He walked past the sculpture lab. A few students were milling about. He figured he must either be invisible or appear insect-like and spectral, because nobody looked up as he entered. He decided to say hello to the machinery in the shop, instead. Carrillo had been friends with many of the power tools years ago and wondered how many of them had survived the intervening years to become venerable versions of finger choppers, wood-splitters, metal joining or blade-kickback devices. Here was the so-called Rolls Royce of lathes, there, a band saw big enough to cut a crocodile in half.

And he was surprised to find most if them still there, humming mindlessly and formidably, as they had been before his birth. Rumor had it some of the machinery came from the atomic laboratories down the road. A story got passed around about how the tools had been brought from that glowing and omnipotent place by an engineer who became the shop manager when the building was new. Everybody called him Fitz, but he was dead now, of skin cancer for probably twenty years, Carrillo gravely mused as he glanced over his glasses at a sheet metal bender in the next room.

There were only two sculptures in the whole dang place. One of them was made from hunks of concrete with bits of color thrown in here and there and crudely fashioned wooden parts lurching up through the air; the other was a spinning kaleidoscope of photographs mounted on jagged mirrors. The photos were of random human body parts, legs and feet and butts and bellies, but no faces and nothing private, either. The whole piece moved around on account of the wind from the ventilation system and that was kind of spooky.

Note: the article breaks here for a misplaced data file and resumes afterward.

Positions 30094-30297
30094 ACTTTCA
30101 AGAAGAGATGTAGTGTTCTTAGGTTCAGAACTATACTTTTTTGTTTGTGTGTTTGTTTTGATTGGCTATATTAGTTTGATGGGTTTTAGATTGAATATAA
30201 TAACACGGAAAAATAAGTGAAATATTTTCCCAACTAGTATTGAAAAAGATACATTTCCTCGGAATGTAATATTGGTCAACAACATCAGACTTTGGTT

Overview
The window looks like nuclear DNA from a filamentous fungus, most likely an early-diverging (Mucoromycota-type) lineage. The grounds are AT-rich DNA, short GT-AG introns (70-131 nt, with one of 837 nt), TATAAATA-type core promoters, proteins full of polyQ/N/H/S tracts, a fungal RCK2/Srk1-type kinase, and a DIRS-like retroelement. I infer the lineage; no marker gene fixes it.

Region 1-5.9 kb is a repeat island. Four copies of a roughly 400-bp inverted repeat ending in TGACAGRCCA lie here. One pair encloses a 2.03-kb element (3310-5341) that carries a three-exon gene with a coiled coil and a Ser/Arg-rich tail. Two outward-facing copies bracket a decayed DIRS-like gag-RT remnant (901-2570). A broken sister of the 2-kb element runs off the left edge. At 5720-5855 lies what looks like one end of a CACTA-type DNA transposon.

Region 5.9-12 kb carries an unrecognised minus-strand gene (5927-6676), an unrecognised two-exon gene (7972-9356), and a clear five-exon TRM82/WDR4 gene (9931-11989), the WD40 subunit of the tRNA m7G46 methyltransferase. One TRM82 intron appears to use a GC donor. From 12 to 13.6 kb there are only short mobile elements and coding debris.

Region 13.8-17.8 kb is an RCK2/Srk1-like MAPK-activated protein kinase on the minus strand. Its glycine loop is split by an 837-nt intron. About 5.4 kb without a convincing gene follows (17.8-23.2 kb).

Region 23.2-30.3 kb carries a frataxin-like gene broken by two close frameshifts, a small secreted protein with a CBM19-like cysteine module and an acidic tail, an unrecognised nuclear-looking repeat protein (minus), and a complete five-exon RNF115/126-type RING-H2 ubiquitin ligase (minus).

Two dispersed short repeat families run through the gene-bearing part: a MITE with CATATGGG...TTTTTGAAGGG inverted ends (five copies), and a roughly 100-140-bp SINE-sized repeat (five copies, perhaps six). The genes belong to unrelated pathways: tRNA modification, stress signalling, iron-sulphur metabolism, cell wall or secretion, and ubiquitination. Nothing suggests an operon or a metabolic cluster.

On his way out, Carrillo saw his name still stenciled but rightly faded, on an old metal locker on the far end of the lab. A young woman was standing in front of the lockers, opening the metal storage box two rows over. He asked that stranger, as he fluttered by, why she was there. For a moment she thought herself mid-dream as the talking moth floated in front of her. When she finally answered, she tossed her hair to one side; wood chips, sawdust, and small shards of steel cascaded to the ground.

She said to make art, smiled a wan smile and reached for her medication as Carrillo floated out the door, landed on the summery lawn outside, laced up his rough boots and began scribbling meaningful responses to his initial inquiry in a small red notebook as he walked back to his spaceship. Folks who had been there talked about the mysterious visitation for a few days and then went on with their business. At least a few agreed it was mighty unusual to see flying arthropods of that particular configuration so late in the year.